Fulton County Clerk Vickie Bishop was also called by the state to testify and asked a series of questions regarding property deeds. It was determined Kendrick and his wife, Connie, had “deeded” land to their children. The line of questioning made it evident the land in question had been owned by Kendrick for over 20 years. When Kendrick was called to the stand on Thursday, it was revealed the driveway, which received repairs was not “his” driveway, but his son’s, and Kendrick and his wife simply use it on a daily basis to get to their home.
Fulton County Deputy Treasurer Kyla Ellis testified for the state, as she received Kendrick’s “reimbursement” check. When the check was presented to the treasurer’s office on June 18, it could not be received as the “make payable to” section of the check was left blank. The check was returned on June 19 with it made to “Fulton County Road Department.”
Road department employees Justin Brown, James (Jamie) Smith, Steven Moss and Harry Brickey, and former road department Frankie Auten, were also called by the state to testify.
Brown was the road grader operator at Kendrick’s property in June. After he received job orders from Charles Kendrick to repair Jimmy Kendrick’s driveway, he took the equipment to Pleasant Valley Drive to where he was told, and spoke with Jimmy Kendrick. Brown testified Kendrick wanted his road rebuilt from fence to fence because his wife takes care of the riding mower and he didn’t want her to have to do the sides of the driveway. He also testified to having a conversation with J. Kendrick, who said he would make it look like they were not working on June 11 and June 12, but he would pay them under the table. Dellinger said the time sheet was never changed to which Brown agreed.
Smith and Moss were the dump truck drivers, who between the two of them, delivered 18 loads of “hill dirt” from a location where only Fulton County Road Department is allowed, to Kendrick’s driveway.
Bill Dewitt, owner of “the pit”, where the road department gets the dirt, testified to only allowing Fulton County Road Department access to his dirt. He only charges the county $4 per load and he himself doesn’t even use the dirt. The area is operated by Fulton County Road Department employee and backhoe operator Harry Brickey, who also testified.
Ted York and Joe York, both locals in Fulton County who operate contracting, trucking, dump trucking, etc. businesses, were called to the stand to determine value of the property in question. For a private individual to have the work completed Kendrick had completed, it would cost approximately $3,960 or $5,560 including hours in labor and 18 loads, from Ted York and $6,500 for 20 hours and 18 loads from Joe York.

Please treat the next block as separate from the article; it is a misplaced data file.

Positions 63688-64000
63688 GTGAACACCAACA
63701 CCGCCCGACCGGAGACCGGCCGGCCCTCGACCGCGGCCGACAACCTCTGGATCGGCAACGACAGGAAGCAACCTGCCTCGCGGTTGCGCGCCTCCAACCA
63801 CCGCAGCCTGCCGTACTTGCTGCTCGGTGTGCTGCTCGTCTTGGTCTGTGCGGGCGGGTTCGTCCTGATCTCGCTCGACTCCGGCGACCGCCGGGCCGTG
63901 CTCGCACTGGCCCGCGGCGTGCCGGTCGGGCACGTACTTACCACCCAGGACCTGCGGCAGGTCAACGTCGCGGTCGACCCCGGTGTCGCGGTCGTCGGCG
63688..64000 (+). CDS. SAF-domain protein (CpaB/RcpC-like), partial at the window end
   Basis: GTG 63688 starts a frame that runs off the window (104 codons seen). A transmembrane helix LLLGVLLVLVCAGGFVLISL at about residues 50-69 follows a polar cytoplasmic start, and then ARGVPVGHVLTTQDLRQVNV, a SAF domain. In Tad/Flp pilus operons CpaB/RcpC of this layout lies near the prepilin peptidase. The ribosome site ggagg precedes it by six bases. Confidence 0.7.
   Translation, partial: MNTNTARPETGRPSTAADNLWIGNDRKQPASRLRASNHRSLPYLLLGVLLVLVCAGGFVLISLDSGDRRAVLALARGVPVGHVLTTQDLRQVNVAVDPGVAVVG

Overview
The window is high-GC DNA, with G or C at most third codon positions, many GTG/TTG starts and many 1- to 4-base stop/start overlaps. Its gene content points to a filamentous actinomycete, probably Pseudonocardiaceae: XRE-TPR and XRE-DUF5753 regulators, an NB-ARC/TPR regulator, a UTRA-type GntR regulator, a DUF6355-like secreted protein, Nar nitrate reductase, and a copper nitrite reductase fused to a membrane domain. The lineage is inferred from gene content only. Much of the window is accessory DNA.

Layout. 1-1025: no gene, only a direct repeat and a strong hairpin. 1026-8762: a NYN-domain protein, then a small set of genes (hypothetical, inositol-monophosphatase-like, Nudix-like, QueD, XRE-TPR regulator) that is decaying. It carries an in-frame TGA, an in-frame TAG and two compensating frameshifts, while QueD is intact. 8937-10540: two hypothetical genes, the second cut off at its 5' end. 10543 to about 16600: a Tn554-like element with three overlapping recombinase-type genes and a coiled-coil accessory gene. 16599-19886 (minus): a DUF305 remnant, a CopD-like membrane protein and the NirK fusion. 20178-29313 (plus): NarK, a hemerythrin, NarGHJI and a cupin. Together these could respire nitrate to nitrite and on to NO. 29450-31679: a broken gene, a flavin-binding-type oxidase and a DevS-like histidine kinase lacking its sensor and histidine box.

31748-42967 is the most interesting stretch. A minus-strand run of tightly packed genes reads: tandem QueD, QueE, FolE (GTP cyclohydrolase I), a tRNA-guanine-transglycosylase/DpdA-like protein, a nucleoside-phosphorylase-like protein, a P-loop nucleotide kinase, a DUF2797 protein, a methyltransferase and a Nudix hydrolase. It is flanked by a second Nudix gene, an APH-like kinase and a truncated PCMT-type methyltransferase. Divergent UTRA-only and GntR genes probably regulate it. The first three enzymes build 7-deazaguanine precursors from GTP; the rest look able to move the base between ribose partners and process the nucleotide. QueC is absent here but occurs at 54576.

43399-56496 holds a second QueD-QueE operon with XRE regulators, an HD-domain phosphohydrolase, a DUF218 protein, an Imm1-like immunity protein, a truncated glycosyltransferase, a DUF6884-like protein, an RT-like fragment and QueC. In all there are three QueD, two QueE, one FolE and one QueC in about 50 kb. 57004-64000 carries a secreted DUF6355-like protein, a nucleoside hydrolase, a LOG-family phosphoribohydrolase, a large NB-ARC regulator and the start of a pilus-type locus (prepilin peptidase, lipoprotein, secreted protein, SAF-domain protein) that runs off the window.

Frankie Auten was a part-time county road employee at the time the driveway was repaired. Auten testified that on June 6, several days before the week began on Kendrick’s driveway on Pleasant Valley Drive, he moved the road grader from Pleasant Valley Drive to Myatt Road, which he stated was eight miles. A short time after the incident, Kendrick placed an advertisement in a local newspaper where he stated the employees volunteered their time to do the work. Auten stated he asked Kendrick if what he put in the paper was true, and when he stated yes, Auten quit.
After Auten’s testimony, before defense started calling their witnesses, Dellinger moved to have the charges dismissed. He said if anything, the charges should be theft of services. Judge Weaver overruled.
Milan Novack was the first of defense’s witnesses to take the stand. Novack stated the county was in a state of emergency, and the county’s senior centers were at risk of closing and Kendrick had been working hard to ensure that didn’t happen. He reportedly gave Kendrick a detailed list of equipment, hours and materials used, however; an invoice was never produced.
Kendrick’s secretary Sara Tanner was also called to the stand. She was out of the office on vacation when the incident took place. She testified to delivering Kendrick’s personal check, which he claimed to be for re-reimbursement, to the Fulton County Treasurer’s Office, twice, as the first time it was not filled out entirely.
Day two of the trial began with retired road grader Lonnie Koelling on the stand. He testified grading private roads was common practice for the road department, especially after an extreme rain or storm. However, he had no recollection of ever working on a judge’s driveway.
James “Hip” Vaughn, a backhoe operator for Fulton County Road Department, also testified for the defense on Thursday. He stated he looked at Kendrick’s driveway and determined he could not repair the driveway with his equipment.